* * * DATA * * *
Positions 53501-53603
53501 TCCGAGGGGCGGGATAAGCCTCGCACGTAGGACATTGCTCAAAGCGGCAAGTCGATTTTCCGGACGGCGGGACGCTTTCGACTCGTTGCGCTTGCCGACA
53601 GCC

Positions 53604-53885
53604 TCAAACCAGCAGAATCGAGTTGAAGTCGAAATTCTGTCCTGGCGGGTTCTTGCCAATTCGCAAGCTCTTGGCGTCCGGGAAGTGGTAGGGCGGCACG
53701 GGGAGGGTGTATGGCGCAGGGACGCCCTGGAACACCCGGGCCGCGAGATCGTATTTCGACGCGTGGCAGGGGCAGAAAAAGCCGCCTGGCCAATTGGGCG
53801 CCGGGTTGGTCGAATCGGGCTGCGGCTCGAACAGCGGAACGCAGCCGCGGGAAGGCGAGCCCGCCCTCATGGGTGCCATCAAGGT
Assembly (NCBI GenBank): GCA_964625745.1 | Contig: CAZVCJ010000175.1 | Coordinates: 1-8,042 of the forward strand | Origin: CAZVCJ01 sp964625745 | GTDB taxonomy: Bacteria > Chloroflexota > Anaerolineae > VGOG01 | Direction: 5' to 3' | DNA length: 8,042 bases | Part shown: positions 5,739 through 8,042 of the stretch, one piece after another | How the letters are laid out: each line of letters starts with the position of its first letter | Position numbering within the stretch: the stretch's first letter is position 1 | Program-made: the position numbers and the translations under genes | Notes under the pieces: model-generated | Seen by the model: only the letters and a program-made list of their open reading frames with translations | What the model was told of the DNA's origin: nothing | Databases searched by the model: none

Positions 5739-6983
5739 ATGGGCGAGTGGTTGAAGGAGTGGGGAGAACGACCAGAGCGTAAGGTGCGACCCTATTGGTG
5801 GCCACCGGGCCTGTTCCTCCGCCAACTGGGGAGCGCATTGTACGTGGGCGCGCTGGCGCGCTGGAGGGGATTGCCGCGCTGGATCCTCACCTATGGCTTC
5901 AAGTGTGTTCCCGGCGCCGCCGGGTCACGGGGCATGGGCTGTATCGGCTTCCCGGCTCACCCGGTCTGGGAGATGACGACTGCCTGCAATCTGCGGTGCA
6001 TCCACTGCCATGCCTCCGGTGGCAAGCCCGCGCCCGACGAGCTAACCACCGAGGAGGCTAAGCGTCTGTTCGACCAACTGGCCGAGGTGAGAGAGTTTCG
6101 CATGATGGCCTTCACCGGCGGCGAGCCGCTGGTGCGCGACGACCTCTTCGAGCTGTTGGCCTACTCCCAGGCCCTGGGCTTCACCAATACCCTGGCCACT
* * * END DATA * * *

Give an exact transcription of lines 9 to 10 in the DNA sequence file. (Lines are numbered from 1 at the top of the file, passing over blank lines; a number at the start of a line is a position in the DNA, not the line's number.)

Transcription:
Positions 5739-6983
5739 ATGGGCGAGTGGTTGAAGGAGTGGGGAGAACGACCAGAGCGTAAGGTGCGACCCTATTGGTG